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Having written in the past about the spatiality of board-games  – particularly the spiralling ‘Game of the Goose’ – I was delighted to come across the following reference to a related, playful space.  Like the Game of the Goose, this takes the form of a spiral path, but one on a large scale rendered as a stone labyrinth in the floor of a medieval church.  This labyrinth was used to perform the following liturgical dance, described here in Max Harris’ book, Sacred Folly: A new history of the Feast of Fools (2011, Cornell University Press):

“Early in the afternoon of Easter Sunday, the dean and as many as a “hundred” canons would gather at a paved stone labyrinth set into the floor at the west end of the nave [of Auxerre cathedral].  The newest member of the chapter carried a large leather ball.  In 1412 the cathedral chapter ordered that the ball should be “smaller than usual, but too large to be grasped in one man’s hand, requiring two hands to stop it.”  It was, perhaps, the size of a soccer ball.  A manuscript account, written shortly after 1538, describes the dance: “The dean or his representative, who was dressed like all those present in an amice covering the head, used to receive the ball from a newly inducted canon.  The dean began to sing antiphonally the appropriate Easter sequence, ‘Victimae paschali laudes’; then he took the ball with his left hand and danced the tripudium [dance] repeatedly in time to the music, while the others joined hands and danced the chorea [circle dance] around the labyrinth [circa daedalum].  While they danced, the dean would deliver the ball alternately to each and every one of the dancers, [who were] in the form of a garland [serti in speciem], and they would throw it back.  There was sport, and the meter of the dance was set by the organ.”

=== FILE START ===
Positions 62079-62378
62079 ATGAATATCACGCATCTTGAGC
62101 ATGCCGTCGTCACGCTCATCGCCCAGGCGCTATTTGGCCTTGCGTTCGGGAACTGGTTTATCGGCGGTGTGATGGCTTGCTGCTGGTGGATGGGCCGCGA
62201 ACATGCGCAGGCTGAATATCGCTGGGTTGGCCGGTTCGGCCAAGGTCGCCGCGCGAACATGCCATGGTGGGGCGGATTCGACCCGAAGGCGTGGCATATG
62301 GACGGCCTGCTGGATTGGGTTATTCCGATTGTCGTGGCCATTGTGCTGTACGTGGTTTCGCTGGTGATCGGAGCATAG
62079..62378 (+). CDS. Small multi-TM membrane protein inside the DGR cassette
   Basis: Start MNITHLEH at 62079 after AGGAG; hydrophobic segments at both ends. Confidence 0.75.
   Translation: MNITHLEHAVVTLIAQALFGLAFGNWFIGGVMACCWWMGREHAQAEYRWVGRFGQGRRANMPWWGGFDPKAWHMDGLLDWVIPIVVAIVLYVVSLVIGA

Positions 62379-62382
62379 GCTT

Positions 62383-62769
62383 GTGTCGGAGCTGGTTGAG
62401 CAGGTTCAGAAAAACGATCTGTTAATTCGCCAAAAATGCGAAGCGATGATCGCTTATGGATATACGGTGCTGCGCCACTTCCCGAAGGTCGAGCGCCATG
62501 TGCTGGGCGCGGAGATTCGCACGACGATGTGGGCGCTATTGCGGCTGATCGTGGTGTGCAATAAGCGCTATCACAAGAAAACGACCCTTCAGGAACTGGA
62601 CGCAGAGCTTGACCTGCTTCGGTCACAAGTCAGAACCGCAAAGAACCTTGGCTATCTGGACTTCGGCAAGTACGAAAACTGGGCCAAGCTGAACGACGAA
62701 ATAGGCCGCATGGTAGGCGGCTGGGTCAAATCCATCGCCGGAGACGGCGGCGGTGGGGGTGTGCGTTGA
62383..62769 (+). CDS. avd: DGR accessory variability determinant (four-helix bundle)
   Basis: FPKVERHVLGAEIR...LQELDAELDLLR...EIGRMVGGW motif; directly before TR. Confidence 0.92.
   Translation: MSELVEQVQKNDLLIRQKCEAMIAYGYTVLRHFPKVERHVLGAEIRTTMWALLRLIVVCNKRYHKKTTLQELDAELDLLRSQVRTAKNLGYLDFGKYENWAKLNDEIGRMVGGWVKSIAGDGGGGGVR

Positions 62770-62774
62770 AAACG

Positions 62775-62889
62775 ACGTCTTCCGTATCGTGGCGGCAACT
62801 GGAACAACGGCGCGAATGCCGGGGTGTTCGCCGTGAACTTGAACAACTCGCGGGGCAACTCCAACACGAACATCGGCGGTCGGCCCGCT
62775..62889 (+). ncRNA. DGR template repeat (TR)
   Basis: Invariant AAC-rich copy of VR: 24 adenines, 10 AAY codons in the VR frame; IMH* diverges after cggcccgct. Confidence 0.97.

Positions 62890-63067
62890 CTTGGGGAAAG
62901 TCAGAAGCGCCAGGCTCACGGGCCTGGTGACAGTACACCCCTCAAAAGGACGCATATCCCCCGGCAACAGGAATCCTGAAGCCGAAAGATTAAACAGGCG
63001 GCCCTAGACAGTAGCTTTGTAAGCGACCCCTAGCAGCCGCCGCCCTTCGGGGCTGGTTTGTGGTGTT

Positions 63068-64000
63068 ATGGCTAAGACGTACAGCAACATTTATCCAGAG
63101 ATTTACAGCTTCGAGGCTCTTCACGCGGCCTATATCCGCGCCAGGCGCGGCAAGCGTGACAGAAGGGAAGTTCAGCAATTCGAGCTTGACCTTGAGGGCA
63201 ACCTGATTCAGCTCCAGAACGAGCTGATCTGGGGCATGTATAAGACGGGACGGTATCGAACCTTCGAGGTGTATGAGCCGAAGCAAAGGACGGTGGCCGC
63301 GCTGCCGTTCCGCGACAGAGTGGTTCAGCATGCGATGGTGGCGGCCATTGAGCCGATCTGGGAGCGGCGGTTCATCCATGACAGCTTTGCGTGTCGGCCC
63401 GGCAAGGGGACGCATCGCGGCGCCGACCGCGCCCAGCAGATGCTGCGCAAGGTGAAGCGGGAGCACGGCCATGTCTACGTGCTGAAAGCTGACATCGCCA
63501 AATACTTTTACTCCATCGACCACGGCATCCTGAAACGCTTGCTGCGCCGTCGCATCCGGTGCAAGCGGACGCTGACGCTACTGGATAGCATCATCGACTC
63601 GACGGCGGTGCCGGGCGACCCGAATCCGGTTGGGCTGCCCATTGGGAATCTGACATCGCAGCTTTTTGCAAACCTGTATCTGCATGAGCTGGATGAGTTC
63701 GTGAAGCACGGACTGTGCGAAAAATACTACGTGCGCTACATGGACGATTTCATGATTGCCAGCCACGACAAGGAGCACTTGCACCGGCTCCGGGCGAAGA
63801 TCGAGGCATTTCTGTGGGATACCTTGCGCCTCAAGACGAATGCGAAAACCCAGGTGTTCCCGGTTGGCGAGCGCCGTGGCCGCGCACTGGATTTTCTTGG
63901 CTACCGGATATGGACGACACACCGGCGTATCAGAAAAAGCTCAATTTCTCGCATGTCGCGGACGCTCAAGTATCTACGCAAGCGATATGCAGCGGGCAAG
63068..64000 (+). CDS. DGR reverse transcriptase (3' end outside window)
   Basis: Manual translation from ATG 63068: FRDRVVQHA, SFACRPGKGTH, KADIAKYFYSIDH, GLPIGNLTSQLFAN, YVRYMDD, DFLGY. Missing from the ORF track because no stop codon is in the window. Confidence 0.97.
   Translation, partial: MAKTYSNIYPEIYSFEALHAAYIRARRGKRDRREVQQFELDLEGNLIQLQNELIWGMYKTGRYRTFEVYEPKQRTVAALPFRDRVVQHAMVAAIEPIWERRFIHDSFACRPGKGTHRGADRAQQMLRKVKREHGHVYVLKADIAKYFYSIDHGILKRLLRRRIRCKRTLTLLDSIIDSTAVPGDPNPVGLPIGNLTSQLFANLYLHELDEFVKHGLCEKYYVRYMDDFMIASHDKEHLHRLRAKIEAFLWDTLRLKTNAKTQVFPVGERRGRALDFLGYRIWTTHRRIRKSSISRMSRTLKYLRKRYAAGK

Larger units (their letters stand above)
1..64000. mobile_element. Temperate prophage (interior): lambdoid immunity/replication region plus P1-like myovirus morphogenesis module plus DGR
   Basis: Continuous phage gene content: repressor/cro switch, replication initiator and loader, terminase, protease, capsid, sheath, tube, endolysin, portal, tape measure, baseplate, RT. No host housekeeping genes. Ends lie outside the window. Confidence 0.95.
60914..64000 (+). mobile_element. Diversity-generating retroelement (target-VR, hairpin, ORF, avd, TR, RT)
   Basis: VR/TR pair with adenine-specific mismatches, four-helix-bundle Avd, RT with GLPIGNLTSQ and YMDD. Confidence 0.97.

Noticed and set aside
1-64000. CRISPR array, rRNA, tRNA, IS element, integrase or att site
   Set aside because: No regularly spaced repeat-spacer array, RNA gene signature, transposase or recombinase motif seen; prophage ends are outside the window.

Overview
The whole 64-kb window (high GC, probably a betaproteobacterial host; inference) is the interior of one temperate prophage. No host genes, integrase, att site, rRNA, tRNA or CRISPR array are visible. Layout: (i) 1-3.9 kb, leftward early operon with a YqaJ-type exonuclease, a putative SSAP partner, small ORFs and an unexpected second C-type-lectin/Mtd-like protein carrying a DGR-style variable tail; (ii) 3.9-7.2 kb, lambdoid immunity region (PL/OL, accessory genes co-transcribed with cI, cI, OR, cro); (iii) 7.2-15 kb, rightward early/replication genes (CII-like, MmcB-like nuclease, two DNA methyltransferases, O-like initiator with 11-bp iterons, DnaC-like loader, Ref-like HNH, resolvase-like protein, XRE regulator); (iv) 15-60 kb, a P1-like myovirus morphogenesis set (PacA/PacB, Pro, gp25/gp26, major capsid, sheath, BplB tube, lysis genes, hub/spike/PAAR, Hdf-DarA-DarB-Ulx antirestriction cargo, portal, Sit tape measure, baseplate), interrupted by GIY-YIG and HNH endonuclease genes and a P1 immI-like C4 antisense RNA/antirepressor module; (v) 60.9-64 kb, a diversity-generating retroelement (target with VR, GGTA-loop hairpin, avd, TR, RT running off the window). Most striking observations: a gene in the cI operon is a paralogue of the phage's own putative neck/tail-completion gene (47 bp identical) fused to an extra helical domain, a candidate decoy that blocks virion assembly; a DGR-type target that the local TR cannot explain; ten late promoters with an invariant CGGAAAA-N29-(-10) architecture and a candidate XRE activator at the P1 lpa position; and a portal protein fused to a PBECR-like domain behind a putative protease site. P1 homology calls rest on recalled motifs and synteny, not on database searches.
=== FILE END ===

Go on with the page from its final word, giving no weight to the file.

This enchanting image uses the symbolism of the spiraling path to represent (like the Game of the Goose) the virtuous person’s approach to redemption (or other goal).  Like the board game, therefore, it creates a ritual space within which particular rules of movement and engagement apply, but from which a moral lesson is to be drawn.  In this case, of course (and this seems to have happened in many other cathedrals throughout the middle ages) the moral lesson is also symbolically performed by a large group of people.

The symbolism of the ball is not clear cut.  Harris cites various interpretations: that the ball represents the balls used by Theseus to defeat the Minotaur (a ball of pitch thrust into its mouth to stop it biting and the ball of wool that allowed him to escape the labyrinth), or perhaps represents the ‘joyful rising of the sun on Easter morning’, or, in any case, a symbol of Christ.

Whatever the symbolism, the ‘dance’ performed in this was seems to have itself been a solemn affair, though with ‘sport’ too.  Harris dismisses the suggestions that it is a close precursor of the Feast of Fools, but even if that is the case, it demonstrates both the variety of liturgical performance (most of which has been lost) and the playful fun the monks managed to have. The marking out of a particular space with the church – already a space apart – for the performance endows it with a particular magic and not just for the participants.